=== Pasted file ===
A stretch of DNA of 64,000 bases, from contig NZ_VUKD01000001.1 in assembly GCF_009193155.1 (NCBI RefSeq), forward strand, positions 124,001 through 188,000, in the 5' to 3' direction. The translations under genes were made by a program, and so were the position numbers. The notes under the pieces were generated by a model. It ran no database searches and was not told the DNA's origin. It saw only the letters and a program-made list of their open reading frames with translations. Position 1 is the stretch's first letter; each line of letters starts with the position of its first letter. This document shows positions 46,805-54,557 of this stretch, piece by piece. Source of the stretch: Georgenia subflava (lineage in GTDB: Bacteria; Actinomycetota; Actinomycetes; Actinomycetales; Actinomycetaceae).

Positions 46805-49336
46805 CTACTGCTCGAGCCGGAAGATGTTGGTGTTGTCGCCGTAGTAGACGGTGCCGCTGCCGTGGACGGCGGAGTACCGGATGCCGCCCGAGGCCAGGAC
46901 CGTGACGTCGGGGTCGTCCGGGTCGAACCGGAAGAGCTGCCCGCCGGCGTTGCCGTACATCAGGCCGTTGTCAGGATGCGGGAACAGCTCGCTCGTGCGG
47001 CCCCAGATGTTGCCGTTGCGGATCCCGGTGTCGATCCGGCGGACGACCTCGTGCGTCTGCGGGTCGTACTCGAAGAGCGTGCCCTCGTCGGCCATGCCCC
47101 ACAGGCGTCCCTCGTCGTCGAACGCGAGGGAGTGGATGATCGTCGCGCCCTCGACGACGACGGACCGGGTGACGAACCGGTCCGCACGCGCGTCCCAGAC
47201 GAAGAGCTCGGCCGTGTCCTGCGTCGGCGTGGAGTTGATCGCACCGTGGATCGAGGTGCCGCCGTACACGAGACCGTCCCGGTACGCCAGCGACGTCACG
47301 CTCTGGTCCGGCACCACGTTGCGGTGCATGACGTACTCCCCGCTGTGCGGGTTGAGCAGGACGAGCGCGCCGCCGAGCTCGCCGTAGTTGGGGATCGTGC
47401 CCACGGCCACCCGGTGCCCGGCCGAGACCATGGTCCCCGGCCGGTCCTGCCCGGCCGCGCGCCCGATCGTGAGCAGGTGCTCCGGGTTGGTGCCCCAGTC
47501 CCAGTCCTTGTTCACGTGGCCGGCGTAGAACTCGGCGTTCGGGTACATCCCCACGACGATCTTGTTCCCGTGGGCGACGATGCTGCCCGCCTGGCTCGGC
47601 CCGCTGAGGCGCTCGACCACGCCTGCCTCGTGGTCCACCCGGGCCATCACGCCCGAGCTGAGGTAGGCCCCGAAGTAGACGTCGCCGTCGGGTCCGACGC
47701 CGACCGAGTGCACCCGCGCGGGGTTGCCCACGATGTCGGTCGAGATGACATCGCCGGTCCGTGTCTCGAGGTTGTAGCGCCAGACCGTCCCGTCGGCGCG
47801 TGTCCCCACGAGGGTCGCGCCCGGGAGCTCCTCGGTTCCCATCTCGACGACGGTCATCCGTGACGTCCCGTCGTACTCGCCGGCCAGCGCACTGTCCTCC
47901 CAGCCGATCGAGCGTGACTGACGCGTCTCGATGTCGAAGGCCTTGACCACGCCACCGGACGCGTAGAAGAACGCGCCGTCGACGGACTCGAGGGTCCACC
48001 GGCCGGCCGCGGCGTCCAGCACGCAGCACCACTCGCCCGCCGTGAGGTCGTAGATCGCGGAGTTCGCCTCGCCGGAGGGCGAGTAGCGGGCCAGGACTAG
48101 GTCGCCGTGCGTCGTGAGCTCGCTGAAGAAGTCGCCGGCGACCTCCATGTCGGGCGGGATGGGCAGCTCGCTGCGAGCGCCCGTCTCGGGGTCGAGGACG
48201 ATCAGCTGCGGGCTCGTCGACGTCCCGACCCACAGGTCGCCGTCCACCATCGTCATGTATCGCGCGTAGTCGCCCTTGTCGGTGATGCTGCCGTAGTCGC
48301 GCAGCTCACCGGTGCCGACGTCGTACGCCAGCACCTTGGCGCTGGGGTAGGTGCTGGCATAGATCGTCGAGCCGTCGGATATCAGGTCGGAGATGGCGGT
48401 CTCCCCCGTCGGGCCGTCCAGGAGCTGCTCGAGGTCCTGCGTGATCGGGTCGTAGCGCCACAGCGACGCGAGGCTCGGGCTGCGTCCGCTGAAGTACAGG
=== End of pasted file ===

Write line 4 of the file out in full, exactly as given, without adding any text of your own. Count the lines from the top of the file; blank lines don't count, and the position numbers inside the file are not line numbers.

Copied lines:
46901 CGTGACGTCGGGGTCGTCCGGGTCGAACCGGAAGAGCTGCCCGCCGGCGTTGCCGTACATCAGGCCGTTGTCAGGATGCGGGAACAGCTCGCTCGTGCGG